When first performed in 1851, Rigoletto was explosive because of its implied criticism of a corrupt king. In pursuit of a comparable political edge, director James Macdonald transfers Verdi’s tragedy from Renaissance Mantua to a fictitious 1960s White House.
One of the main reasons to stay in London in the summer is the Proms. I admit that I am in love with the Royal Albert Hall. There is something about sitting in this circular, wedding cake structure that has an effect on the psyche.
Opera and cabaret singer Melinda Hughes lost her mother in June. Two months on, she has immortalised her in a song and is finding catharsis in a satirical take on the world.
A show that leaves the line “Are you fucking kidding me?” ringing in your ears and delivers a series of morals that include “don’t pressure other people into sex because it doesn’t work” and “don’t judge people by appearances, unless they’re really hot” could cause offence.
What do you do when life gives you lemons? Make lemonade is the wrong answer, says Elf Lyons, who is the product – and that’s not too economic a term – of father Gerard Lyons, former economic advisor to Boris Johnson, artist mother Annette Lyons and the Philippe Gaulier clown school on the outskirts of Paris.
The evening opened with Mozart’s Clarinet Concerto in A Major K622. This is Mozart’s last finished orchestral work. Composed in 1789, it is one of the most exquisite of Mozart’s creations. Annelien Van Wauwe’s interpretation was curiously intimate and delicate.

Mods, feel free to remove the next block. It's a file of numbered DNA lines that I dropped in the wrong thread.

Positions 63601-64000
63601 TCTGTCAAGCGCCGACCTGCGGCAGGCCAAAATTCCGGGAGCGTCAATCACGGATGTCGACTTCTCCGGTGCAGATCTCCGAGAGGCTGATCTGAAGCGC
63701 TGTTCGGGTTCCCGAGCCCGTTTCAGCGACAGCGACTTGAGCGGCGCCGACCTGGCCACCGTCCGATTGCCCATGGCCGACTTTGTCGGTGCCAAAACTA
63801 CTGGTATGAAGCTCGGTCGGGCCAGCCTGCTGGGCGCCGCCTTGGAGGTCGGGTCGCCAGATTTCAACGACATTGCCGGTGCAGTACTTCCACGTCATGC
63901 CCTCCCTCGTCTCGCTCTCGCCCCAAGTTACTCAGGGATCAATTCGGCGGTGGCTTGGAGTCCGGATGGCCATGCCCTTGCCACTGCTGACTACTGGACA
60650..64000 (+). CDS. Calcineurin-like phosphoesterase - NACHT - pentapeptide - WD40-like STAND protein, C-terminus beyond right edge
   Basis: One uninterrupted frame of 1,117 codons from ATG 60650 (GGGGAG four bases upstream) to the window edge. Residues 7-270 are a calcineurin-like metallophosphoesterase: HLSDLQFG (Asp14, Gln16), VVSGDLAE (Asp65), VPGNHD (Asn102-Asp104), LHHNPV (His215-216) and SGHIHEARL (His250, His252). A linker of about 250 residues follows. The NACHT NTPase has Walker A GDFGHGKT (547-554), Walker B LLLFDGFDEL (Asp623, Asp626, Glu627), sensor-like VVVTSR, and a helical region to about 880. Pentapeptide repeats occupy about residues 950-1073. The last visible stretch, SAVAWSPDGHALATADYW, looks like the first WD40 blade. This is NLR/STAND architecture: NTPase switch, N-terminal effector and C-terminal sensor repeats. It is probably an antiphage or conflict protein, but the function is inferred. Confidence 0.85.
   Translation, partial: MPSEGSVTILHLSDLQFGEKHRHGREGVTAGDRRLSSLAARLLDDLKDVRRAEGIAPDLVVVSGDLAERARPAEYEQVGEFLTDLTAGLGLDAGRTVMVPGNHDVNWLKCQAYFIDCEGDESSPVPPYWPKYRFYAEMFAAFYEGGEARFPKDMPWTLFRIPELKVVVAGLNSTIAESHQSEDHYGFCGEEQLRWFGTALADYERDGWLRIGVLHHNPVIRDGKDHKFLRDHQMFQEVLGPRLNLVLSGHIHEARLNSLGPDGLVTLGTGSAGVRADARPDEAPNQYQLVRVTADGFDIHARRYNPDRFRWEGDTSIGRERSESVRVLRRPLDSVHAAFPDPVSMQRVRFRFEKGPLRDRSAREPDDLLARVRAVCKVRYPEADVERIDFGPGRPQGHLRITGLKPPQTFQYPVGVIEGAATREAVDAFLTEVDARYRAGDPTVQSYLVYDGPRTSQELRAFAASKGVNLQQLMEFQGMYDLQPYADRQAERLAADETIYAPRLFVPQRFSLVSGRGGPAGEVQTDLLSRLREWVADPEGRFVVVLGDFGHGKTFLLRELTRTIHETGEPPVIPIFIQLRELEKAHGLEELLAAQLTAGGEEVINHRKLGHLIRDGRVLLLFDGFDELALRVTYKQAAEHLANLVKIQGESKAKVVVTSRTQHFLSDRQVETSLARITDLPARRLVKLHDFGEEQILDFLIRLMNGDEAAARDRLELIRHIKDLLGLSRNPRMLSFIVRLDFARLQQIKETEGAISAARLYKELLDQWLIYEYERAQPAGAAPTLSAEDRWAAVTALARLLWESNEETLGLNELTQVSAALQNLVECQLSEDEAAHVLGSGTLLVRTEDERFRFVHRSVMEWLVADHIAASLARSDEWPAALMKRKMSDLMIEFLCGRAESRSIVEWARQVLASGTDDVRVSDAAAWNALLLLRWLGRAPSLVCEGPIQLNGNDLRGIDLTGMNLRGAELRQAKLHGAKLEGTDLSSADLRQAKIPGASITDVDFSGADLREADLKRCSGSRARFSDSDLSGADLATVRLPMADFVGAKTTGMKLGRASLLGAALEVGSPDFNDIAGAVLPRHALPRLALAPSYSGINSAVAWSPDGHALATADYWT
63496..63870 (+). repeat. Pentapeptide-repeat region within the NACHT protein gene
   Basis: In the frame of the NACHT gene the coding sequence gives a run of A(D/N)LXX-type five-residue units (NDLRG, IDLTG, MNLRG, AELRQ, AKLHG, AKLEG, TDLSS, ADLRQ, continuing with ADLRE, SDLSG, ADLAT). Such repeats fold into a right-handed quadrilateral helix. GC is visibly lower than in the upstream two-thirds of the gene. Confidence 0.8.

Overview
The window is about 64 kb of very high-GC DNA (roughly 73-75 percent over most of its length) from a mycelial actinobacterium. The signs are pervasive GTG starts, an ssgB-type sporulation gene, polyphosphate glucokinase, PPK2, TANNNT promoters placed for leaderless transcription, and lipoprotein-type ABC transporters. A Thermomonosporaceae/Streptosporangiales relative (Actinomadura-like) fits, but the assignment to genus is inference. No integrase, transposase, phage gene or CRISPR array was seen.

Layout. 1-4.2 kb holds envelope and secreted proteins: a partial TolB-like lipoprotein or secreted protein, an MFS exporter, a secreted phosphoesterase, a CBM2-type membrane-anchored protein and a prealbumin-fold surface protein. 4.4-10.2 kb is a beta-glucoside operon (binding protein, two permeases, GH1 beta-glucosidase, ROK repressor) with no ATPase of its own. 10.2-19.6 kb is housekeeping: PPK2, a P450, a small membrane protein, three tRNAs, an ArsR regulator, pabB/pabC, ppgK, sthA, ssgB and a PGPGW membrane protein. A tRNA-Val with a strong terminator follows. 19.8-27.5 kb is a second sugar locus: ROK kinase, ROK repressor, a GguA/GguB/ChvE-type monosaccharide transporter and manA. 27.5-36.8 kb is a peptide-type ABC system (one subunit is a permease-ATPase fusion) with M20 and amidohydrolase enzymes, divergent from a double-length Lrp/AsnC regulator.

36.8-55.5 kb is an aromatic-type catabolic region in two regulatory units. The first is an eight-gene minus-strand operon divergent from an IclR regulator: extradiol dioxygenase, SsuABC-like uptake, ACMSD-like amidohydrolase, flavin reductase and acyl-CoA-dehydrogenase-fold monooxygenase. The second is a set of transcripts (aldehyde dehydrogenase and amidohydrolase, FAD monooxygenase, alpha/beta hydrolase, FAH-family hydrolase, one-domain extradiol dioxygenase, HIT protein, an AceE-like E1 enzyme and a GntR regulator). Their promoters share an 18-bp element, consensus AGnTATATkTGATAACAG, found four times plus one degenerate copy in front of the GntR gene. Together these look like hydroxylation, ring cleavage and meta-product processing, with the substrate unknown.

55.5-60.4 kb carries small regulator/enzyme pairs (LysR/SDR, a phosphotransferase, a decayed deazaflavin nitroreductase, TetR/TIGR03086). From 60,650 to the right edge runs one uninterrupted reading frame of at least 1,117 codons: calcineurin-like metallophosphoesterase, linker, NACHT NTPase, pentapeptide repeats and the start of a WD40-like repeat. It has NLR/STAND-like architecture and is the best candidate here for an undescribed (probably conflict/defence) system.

The title Requiem pour L., if spoken aloud, translates as Requiem for her. Who is the anonymous woman that we see dying onscreen as Mozart’s Requiem in D minor, K. 626, is re-scored?
Low-tech, unforced and innocent, the Chipping Norton panto lives up to the programme note’s promise to provide “an escape from the disposable pop culture that surrounds our children”.
To most Britons, P.G. Wodehouse is known as the creator of quaint, comic novels starring the blundering upper class twit Bertie Wooster and his astute valet Jeeves. He also contributed lyrics and stories to a wealth of musicals and his step great grandson, the opera singer Hal Cazalet, who as a child slept in a room beneath the Wodehouse archive, tells us he only got to know P.G. Wodehouse’s prose through the song lyrics.
Four women and five men from Aberdeen University’s A Cappella Society Aberpella tell us they thought they were being terribly witty in choosing the title “50 Tones of Grey” as a reference to the shades of the sky and stone of their university city.
A new stage show by poet Martin Figura turns out to be both entertaining and thought-provoking
Northern Ireland’s permanent representation in Brussels periodically brings to the capital of Europe a sample of Northern Irish culture in a spirit of cross-cultural exchange that risks being disrupted in the event of a Brexit.